Interpretability and causality have been acknowledged as key ingredients to the success and evolution of modern machine learning systems. Graphical models, and more specifically directed acyclic graphs (DAGs, also known as Bayesian networks), are an established tool for learning and representing interpretable causal models. Unfortunately, estimating the structure of DAGs from data is a notoriously difficult problem, and as a result existing approaches typically come with strong assumptions such as linearity or faithfulness. We will discuss our recent work towards overcoming these barriers by re-formulating the problem in more “user-friendly” ways based on continuous optimization and standard nonparametric regression techniques. A nice byproduct of this approach is a provably polynomial-time algorithm with finite-sample guarantees. The result is a general framework for learning parametric and nonparametric DAG models with rigourous theoretical guarantees.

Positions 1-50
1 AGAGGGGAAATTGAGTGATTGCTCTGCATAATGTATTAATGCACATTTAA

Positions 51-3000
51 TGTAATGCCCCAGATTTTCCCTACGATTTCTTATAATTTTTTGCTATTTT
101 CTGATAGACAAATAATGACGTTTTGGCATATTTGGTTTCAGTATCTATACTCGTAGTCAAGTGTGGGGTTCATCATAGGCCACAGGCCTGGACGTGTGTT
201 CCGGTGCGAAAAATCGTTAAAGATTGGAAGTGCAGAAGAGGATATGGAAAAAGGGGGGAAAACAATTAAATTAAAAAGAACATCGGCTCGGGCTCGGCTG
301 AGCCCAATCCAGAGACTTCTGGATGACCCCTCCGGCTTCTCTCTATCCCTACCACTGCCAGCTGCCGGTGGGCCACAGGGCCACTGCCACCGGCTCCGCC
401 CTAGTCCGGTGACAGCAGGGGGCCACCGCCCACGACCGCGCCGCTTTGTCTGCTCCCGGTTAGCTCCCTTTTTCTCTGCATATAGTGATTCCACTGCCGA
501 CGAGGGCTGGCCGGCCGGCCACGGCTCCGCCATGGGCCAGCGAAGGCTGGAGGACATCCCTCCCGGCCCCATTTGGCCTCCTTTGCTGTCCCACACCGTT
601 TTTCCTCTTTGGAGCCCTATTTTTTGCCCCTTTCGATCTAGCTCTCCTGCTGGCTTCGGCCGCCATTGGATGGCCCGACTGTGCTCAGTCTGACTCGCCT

Bio: Bryon Aragam is an Assistant Professor of Econometrics and Statistics in the Booth School of Business at the University of Chicago. His research interests include statistical machine learning, unsupervised learning (graphical models, representation learning, latent variable models, etc.), nonparametric statistics, and causal inference. He is also involved with developing open-source software and solving problems in interpretability, ethics, and fairness in artificial intelligence. Prior to joining the University of Chicago, he was a project scientist and postdoctoral researcher in the Machine Learning Department at Carnegie Mellon University. He completed his PhD in Statistics and a Masters in Applied Mathematics at UCLA, where he was an NSF graduate research fellow.